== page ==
Fire causes damage — again — at one of the oldest buildings in Minneapolis

Plywood covered in scorch marks on the side of a building.
Fire damage is seen on the siding of the historic John H. Stevens House near Minnehaha Falls in Minneapolis on Tuesday. It's the second fire in less than a month at the historic building. The scorched boards cover damage from a previous fire on Aug. 30.
Tim Nelson | MPR News

Fire has damaged one of Minneapolis' oldest residential structures for the second time in less than a month.

Minneapolis firefighters responded to the John H. Stevens House in Minnehaha Regional Park at about 3:30 a.m. Tuesday and found a fire at the back of the house.

“Fire crews were able to extinguish the fire found on the exterior rear porch without further extension to the rest of the structure,” the fire department reported in a news release.

The cause of the fire is under investigation. The Minneapolis Park and Recreation Board said it had staff on-site Tuesday morning to assess the damage.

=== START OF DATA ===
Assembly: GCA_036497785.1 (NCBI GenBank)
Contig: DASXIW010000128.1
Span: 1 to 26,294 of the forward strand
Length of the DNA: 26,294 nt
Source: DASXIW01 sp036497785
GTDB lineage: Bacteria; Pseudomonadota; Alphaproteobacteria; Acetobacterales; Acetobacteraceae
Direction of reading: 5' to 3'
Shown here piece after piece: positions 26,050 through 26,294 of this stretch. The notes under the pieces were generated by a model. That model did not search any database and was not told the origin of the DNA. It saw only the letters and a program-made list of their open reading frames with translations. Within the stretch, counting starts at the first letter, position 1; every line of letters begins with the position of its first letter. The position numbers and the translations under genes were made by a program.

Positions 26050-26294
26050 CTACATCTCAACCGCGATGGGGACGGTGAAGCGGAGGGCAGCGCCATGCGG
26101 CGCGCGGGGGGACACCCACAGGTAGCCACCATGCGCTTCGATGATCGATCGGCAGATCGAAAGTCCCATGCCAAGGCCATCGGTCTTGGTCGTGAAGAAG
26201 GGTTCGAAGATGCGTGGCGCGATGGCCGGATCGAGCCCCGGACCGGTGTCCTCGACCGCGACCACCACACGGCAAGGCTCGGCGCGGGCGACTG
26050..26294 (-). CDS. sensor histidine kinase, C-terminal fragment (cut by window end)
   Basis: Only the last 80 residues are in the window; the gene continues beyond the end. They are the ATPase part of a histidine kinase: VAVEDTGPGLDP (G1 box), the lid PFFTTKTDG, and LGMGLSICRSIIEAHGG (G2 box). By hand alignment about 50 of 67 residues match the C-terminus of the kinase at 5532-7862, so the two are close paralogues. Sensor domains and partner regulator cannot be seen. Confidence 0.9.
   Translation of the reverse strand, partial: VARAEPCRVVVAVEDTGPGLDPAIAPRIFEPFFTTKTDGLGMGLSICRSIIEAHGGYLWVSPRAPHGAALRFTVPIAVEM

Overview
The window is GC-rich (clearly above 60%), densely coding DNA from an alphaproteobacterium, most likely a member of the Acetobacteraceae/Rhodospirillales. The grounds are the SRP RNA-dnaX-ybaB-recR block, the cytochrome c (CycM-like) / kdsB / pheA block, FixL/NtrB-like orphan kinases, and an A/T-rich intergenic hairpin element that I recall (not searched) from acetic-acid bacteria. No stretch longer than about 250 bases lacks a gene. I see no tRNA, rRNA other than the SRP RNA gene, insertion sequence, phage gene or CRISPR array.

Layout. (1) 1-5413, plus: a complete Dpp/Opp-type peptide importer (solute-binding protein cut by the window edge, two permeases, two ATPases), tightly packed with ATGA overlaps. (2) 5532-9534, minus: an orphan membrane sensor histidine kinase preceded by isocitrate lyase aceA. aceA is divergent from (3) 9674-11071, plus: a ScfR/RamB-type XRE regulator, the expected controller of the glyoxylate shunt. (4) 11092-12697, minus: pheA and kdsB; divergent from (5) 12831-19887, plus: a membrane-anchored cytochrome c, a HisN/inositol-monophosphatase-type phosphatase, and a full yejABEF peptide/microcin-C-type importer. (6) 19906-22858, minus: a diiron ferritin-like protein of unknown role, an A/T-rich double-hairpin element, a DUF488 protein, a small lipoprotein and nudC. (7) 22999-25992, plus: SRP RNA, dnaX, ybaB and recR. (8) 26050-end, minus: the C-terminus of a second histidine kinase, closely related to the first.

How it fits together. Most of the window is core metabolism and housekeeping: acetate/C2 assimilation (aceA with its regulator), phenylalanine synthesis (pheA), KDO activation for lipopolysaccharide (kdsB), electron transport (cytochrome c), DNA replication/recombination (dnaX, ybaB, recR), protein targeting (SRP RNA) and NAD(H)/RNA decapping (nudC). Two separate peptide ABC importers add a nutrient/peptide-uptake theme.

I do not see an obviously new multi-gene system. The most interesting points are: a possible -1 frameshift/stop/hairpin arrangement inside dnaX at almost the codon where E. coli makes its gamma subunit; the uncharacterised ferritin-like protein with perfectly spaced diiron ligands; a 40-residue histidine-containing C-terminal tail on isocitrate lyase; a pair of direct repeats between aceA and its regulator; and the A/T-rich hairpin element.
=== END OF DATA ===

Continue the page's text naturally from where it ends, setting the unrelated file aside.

Plywood covered in scorch marks on the side of a building.
Fire damage is seen at the historic John H. Stevens House near Minnehaha Falls in Minneapolis on Tuesday morning.
Tim Nelson | MPR News

It comes about three weeks after a fire caused "extensive" damage to the home. That Aug. 30 fire burned through a first-floor wall and extended into the second floor.

Dawn Sommers, a spokesperson for the park board, said it is "absolutely, absolutely concerning to the park board that this is happening to the same historic building twice, and within a very short period of time of each other."

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Sommers said there was a fence around the building after the first fire.

Tuesday morning's fire appeared to have scorched plywood covering up damage from the earlier blaze.

There were no reports of injuries from either fire.

The white clapboard wooden structure was built by Stevens in about 1850, and reportedly was the first wood frame house on the west bank of the Mississippi River in what was to become Minneapolis.

The house was relocated to Minnehaha Park in 1896 “in a most unusual display of civic participation,” according to a Minneapolis Park Board history. “The house was pulled by an estimated 10,000 school children, tugging on huge ropes in relay fashion.”

It was moved again in 1983 — that time a couple hundred yards — to its current location. The house has been open for tours several afternoons a week.